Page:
Super-powered stargazing

Tokyo’s best planetariums aren’t just a treat for the eyes

Super-powered stargazing

The summertime night sky can be spectacularly beautiful, with frequent displays such as the shooting stars of the Perseids meteor showers. Once autumn starts, however, the moon becomes the highlight. This year, Sunday September 22nd will be Juugoya (the full moon of September). It's time for Japanese autumn celebration Tsukimi (moon viewing). Before then, on the evening of the 11th, you were able to see a bright, fine crescent moon with Venus and Mars drawing close, and in the early evening on Saturday the 14th, the bright star Antares, heart of the Scorpio constellation, also appeared very close to the moon. On Monday September 23rd, the full moon will be in alignment with Jupiter.

To get the maximum enjoyment from the night sky as it changes from summer to autumn, you can do more than simply look up: you can visit one of Tokyo’s planetariums. You don’t even need to go to a museum because Tokyo offers all kinds of places to sit under the stars and enjoy a drink, aroma relaxation, or even a live concert.

Planetarium Bar

This bar has its own Megastar Zero Platinum planetarium projector, which projects over five million stars. The Megastar projectors are designed by planetarium creator Takayuki Ohira, who has been devoted to making planetariums since his primary school years. It’s also possible to book parties for 20 to 30 people, so you can project the night sky onto business, wedding and birthday events. You can also treat your skin and body to their ‘Healing Facial Esthetics’ beauty treatments under the stars.
(Full details & map)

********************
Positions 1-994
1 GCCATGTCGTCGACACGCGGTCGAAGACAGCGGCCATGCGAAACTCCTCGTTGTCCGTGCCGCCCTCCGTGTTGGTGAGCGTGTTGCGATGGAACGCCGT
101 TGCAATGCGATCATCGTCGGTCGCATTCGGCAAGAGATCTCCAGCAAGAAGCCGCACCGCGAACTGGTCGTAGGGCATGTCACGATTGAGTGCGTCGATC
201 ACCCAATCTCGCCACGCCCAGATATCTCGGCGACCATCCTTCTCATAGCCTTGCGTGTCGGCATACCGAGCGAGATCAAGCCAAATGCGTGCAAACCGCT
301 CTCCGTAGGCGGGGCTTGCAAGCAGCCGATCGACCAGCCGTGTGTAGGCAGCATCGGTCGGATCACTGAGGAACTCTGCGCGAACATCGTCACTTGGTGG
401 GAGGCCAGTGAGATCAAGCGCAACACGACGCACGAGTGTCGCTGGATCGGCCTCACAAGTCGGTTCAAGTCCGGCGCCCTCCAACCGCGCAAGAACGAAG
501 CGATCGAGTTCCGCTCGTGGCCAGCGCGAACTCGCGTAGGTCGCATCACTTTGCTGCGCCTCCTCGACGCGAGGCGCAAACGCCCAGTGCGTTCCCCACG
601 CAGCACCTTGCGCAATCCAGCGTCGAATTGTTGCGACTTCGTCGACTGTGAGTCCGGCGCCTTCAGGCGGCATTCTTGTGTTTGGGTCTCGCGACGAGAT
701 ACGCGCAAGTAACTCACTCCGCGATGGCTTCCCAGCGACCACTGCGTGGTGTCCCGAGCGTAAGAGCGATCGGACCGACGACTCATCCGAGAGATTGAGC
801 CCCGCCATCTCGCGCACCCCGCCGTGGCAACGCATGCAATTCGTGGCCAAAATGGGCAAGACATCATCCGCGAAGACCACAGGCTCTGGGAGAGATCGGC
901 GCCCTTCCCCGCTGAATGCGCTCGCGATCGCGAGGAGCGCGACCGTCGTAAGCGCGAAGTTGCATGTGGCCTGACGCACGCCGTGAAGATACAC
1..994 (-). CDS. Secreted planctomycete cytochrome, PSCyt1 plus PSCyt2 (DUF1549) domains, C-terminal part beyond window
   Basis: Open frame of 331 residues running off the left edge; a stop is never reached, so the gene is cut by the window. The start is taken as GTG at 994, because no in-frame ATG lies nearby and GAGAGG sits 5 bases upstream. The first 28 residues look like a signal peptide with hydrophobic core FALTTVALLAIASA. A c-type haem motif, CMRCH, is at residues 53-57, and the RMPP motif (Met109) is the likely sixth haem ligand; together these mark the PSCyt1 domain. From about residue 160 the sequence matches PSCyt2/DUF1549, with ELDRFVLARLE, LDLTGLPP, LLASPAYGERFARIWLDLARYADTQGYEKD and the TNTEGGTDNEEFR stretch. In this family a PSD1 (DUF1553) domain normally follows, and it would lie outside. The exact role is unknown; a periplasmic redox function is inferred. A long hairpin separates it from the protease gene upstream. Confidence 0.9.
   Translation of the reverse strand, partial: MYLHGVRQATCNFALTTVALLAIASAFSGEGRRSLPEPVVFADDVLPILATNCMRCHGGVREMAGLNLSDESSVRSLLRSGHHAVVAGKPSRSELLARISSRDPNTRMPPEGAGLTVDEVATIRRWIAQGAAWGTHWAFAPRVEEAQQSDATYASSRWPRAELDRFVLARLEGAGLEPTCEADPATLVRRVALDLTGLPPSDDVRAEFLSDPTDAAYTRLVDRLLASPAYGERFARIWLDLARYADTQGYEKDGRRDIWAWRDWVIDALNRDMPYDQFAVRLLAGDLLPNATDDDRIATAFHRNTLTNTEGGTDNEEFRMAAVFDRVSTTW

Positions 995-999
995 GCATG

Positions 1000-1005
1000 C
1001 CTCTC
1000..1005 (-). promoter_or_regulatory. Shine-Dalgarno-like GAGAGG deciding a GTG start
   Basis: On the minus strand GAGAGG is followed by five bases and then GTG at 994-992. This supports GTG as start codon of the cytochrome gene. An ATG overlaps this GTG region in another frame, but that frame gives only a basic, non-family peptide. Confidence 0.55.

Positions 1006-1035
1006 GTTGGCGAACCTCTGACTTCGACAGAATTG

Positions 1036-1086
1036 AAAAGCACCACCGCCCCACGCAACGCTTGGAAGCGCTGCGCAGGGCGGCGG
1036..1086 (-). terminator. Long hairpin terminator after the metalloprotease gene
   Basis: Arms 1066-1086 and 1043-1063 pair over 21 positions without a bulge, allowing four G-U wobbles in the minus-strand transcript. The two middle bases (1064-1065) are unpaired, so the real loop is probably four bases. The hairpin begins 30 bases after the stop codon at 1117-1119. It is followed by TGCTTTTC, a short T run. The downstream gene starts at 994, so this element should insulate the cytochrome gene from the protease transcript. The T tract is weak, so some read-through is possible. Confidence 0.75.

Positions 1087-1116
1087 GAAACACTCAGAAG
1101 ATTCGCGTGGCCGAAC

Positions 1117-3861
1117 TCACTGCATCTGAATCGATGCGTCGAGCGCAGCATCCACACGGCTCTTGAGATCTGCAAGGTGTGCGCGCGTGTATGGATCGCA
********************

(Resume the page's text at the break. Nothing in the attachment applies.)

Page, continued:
Konica Minolta Planetarium Manten

This planetarium in Ikebukuro Sunshine 60 is run directly by planetarium maker Konica Minolta Planetarium. Their latest model, the Infinium S, produces an incredibly sharp image of the night sky, with over 360,000 stars shining brilliantly down onto the viewers. Each day three films are projected at particular times on rotation. Highlights include a program about the stars narrated by celebrity Shoko Nakagawa, and the therapeutic ‘Star Forest: Hoshi-akari no Mori’, which incorporates aromatherapy and music. Sunshine City is home to restaurants, a shopping area, an aquarium and an observatory, so there’s plenty to do before and after a visit to the planetarium.


The National Museum of Emerging Science and Innovation (Miraikan)

The sixth floor of this museum features the Dome Theatre Gaia, with its impressive dome-shaped screen. The theatre uses different projection systems to produce amazing night scenes, including Japan’s first all-sky view, super high-definition 3D system Atmos, and the Megastar II Cosmos, which can project an incredible five million stars. Throughout the day a variety of films lasting between 25 and 40 minutes are screened in the theatre, including ‘Tender is the Night’, which shows the stars seen from different regions around the world, and ‘Furusato – World Heritage Sites Viewed From Space’, which displays 3D images of natural and cultural heritage sites.
(Full details & map)

Benesse Star Dome

The Star Dome is a planetarium run by the Benesse Corporation. It’s located 100 metres above ground in Benesse’s Tokyo head office building. Around 6,500 stars are projected onto the dome-shaped screen, which has a diameter of 14m. As Japan’s first planetarium with power reclining seating, you can gaze up at the stars in the most comfortable position possible. Among the programs they screen are films featuring their popular character Shimajiro, making the planetarium a hit with kids too. The Star Dome is open on Saturdays, Sundays, national holidays and during the school spring and summer holiday periods, but it’s also possible to organize visits on weekdays for groups of twenty or more.
(Full details & map)

Hokutopia Space Yuu Planetarium Hall

This planetarium hall is on the sixth floor of Hokutopia, a multipurpose facility in Tokyo’s Kita ward which is run by the ward’s Kita-ku Culture Foundation. Programs are screened for a limited time, with a variety of shows on offer every month. Twice a month you can also enjoy watching the stars with a guided commentary from a specialist. Each screening has two parts, with a program about today’s stars and another on a monthly theme. The planetarium also hosts special concerts, so you can enjoy listening to music under a full sky of stars.
(Full details & map)

By Akiko Toya
Translated by Virginia Okno
Please note: All information is correct at the time of writing but is subject to change without notice.


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